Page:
Diane Rwigara: Outspoken critic of Rwanda's President Paul Kagame arrested

Diane Rwigara was Rwanda's only female presidential candidate until she was disqualified.

Story highlights

  • Diane Rwigara was Rwandan President Paul Kagame's only female challenger
  • Rwigara has been an outspoken critic of Kagame

Lagos, Nigeria (CNN)Diane Rwigara, a leading critic of Rwandan President Paul Kagame, was arrested on charges of tax evasion and forgery.

Rwandan police also posted a message on Twitter saying Rwigara and members of her family were held on Sunday for not responding to summons and were later released.
"They are accused of tax evasion, and secondly Diane Rwigara is accused of using fake documents while she was gathering signatures for (her) presidential candidacy," Theos Badege, police spokesman, told reporters on Monday, according to local media reports.
    "They have been brought to CID for questioning, after refusing to respond to three summons as stated by the law. After questioning at CID, Anne Rwigara, Diane Rwigara and Adeline Rwigara were escorted home by the police."
    Her friends and family say Rwigara is being persecuted for holding different views and championing Rwandans' rights.
    Rwigara, 35, was the only female challenger in last month's elections, which Kagame won by a landslide 98.8%.
    In an interview with CNN in the lead up to the elections, she said her candidacy had been targeted, first by the leak of nude photos that she said were fake.
    Rwigara also was disqualified from standing in the elections by the country's electoral commission who accused her of submitting names of dead people and not gaining enough signatures from supporters. Rwigara vigorously denied the allegations.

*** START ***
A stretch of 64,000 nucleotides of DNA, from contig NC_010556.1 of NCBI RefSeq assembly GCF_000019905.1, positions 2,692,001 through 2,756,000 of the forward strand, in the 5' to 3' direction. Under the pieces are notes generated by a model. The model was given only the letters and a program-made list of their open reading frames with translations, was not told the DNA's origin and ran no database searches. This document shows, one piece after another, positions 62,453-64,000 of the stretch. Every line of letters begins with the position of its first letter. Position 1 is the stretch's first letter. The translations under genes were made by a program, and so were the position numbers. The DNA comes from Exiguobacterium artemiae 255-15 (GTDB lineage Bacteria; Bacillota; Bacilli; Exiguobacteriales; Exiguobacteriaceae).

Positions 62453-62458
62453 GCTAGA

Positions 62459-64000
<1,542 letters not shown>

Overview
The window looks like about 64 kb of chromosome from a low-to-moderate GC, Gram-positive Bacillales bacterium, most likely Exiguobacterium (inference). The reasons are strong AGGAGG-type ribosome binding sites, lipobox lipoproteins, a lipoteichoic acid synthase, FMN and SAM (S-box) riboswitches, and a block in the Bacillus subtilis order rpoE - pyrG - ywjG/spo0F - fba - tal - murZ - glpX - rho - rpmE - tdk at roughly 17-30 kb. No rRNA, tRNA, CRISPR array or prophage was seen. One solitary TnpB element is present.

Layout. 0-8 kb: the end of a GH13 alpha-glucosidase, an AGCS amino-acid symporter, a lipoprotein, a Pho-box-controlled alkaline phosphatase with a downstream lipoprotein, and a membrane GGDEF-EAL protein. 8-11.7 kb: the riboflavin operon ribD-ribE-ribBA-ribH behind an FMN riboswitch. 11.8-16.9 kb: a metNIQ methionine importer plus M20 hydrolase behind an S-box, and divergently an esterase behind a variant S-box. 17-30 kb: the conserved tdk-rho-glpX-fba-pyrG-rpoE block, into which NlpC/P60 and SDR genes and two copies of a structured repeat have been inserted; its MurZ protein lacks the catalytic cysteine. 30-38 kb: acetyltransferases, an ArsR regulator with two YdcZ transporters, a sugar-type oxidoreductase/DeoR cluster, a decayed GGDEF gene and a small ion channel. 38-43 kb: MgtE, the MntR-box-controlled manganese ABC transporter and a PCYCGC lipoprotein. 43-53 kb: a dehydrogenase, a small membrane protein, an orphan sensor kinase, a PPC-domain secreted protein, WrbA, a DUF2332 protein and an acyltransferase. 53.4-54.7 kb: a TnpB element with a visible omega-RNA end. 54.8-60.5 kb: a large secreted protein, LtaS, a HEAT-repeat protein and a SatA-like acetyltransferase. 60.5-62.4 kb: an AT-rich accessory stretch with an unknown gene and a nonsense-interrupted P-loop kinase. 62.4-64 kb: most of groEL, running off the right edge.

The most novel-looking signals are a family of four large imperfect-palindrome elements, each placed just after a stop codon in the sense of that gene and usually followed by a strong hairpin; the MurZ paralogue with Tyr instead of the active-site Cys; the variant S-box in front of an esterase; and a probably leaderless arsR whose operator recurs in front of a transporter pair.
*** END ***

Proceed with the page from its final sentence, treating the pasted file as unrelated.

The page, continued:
A former military strongman praised for turning around the country's fortune, Kagame enjoys huge popularity in the country, which has seen strong economic growth in recent years and improved standards of living.
    Critics argue the successes of Kagame's tenure have come at a high cost for civil society.
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    "Two decades of attacks on the political opposition, independent media and human rights groups have created a climate of fear," a recent Amnesty International report said.
    At the time Rwigara told CNN she was not fearful of the consequences of criticizing President Kagame.
    "When a hyena runs after you long enough you end up losing fear," she said, quoting a Rwandan proverb. "Living in fear is not life."
    But she admitted to feeling frustrated by "the way things are in this country -- we are not allowed to talk about the many challenges."
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    Rwanda currently leads the world in terms of share of female legislators -- 61% of the country's parliament are women -- but female presidential candidates haven't been as successful.
    In 2003, Alvera Mukabaramba made a bid for the presidency but later withdrew and joined forces with Kagame. She ran again in 2010 alongside another woman, Victoire Ingabire, a Netherlands-based Hutu lawyer who returned to Rwanda to stand in the elections.
    Ingabire ran into trouble over comments she made about the country's 1994 genocide and was later sentenced to 15 years in prison for treason and "denying genocide."